Expanse creators promise they don't have a Game of Thrones finale problem

After Season 5, Season 6 of The Expanse will end everything. But with nine books in total, how will this work?

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The most politically charged and daring science fiction series of the 21st Century is coming to an end. After two different networks and numerous twists and turns, The Expanse will start to wrap up the entire TV series.

Season 5 premieres on December 16, with weekly episodes through February 2. After that, we'll get a sixth and final season. It might seem like a clear-cut plan, but the creators of The Expanse are flying blind. Season 5 will conclude before the ninth and final novel, Leviathan Falls is published in October 2021. Are you getting Game of Thrones vibes yet?

What does that mean for The Expanse TV show? Will Season 5 have to cram in elements from four additional books, including one that hasn't even been released yet? What about Season 6 after that? Showrunner Naren Shankar and authors Daniel Abraham and Ty Franck tell Inverse that no such problem actually exists. Here's why they say The Expanse doesn't have anything close to a Game of Thrones problem.

“There is a graceful place to take a pause.”

Way back in 2017, when The Expanse Season 2 was still on the SyFy Channel, Abraham and Franck acknowledged that their involvement in translating their own novels into a sprawling, and super-faithful TV series was uncommon. "Nobody has as much involvement with a show that we have with The Expanse," they said.

At the time, they were also aware of the comparisons to Game of Thrones, because from 2015 until now, countless blurbs and reviews have breathlessly called The Expanse, "Game of Thrones in Space." Why? Well, the sprawling sci-fi power-struggle reminded some critics of the power-struggles in Westeros. Plus, The Expanse novels also adopt various point-of-views, a technique that George R.R. Martin didn't invent, but arguably re-popularized in genre literature.

At the time, comparing a new show to Game of Thrones was a compliment. Today, not so much. The final season of Game of Thrones obviously was released well before the final Song of Ice and Fire was even written, and for many, that was a problem. Expanse fans might be worried a similar fate could befall their show, simply because there isn't enough time to adapt all the books before the end. But Naren Shankar, Daniel Abraham, and Ty Franck say the situations aren't even remotely similar.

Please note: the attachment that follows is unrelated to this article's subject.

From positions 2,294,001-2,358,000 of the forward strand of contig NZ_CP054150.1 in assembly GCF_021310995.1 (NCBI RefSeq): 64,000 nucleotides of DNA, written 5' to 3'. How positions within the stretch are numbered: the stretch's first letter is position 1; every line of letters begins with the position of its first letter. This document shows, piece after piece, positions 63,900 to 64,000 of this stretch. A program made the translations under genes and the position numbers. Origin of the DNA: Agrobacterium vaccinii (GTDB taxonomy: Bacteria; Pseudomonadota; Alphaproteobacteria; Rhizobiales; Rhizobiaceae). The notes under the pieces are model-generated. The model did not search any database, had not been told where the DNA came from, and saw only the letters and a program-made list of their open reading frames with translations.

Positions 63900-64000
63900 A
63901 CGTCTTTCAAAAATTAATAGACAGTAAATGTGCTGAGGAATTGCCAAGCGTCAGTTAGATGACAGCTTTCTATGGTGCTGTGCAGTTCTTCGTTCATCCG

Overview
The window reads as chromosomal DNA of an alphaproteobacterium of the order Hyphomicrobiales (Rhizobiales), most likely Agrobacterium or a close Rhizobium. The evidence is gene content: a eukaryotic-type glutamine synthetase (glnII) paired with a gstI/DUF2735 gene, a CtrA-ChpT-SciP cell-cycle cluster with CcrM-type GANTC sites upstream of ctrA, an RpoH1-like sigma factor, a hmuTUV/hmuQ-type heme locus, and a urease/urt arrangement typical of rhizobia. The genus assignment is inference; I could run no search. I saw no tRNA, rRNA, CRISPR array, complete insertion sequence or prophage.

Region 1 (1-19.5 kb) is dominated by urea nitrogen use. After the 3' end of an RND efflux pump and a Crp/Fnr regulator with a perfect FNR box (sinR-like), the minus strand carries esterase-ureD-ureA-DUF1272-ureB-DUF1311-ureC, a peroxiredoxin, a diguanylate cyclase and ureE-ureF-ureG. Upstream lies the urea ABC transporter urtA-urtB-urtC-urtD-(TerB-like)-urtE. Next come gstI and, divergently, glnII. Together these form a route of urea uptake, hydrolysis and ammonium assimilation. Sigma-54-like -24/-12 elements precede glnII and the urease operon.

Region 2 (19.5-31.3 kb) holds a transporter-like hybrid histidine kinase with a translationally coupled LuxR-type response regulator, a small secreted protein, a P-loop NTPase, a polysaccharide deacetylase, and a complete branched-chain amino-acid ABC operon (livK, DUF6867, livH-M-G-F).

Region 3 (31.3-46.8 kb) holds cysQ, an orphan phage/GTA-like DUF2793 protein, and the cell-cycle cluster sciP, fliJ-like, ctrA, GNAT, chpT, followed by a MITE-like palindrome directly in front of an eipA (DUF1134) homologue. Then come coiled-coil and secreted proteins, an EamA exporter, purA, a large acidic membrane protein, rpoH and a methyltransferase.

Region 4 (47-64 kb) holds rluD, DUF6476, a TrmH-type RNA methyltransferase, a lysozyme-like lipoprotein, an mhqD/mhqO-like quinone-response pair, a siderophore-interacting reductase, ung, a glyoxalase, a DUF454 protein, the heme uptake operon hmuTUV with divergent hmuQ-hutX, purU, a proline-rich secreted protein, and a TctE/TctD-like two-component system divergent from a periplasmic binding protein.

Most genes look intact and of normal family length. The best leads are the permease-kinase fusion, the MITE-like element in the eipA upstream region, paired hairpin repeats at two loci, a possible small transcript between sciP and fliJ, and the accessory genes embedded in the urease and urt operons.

“The sixth season of the show is not going to include material from books 7, 8, and 9.”

"The sixth season of the show is not going to include material from books 7, 8, and 9," Abraham tells Inverse. "The sixth season of the show is based on the sixth book [Babylon Ashes] which has been out for three years. So, we don't have that issue. We're still way ahead in the books. If we do any televised material for books 7, 8, and 9, we'll never have any issues, because all the books will have been out for a while."

This doesn't mean that fans of the later books (which includes some massive time jumps) might not get hints of the events of books beyond what The Expanse is planning is translating into TV. When asked if there are any gestures toward future books, Shankar says, "Um...maybe. That might happen!"

The creative team also wants fans to know that although there's not a script cut-off for what they can and can't include from the books, it's also not a simple one-to-one relationship. In Season 1 of The Expanse, Chrisjen Avasarala appeared right away, despite not showing up in the novels until book 2. This kind of blending of novels is something Abraham says is important to understand.

Shohreh Aghdashloo as Chrisjen Avasarala and Wes Chatham as Amos Burton in 'The Expanse' Season 5.

Amazon Prime

"From the beginning, and I think this was Naren's decision, we've never been adapting a book and a book and a book," he explains. "We've always been adapting a story. And we are adapting a story to a place where there is a graceful place to take a pause, and a give a satisfying ending to the story we began in Season 1."

Shankar also says that the show has been weaving in backstories from stand-alone novellas for quite some time, adding to the idea that "there's more to it than just adapting the books. And we've been taking that approach for quite some time."

Either way, with The Expanse Season 5 drawing on the source material from the novel Nemesis Games, fans of both the books and the show can get ready for a lot of changes for the crew of the Rocinante and beyond. It's not quite the end yet, but when Season 6 starts to draw together the threads of Babylon's Ashes, the end, at least for the TV Expanse will be near.

"We're actually very grateful to Amazon to even get Season 6," Franck says. "It's actually going to be pretty cool."

The Expanse Season 5 hits Amazon Prime on December 16, 2020.

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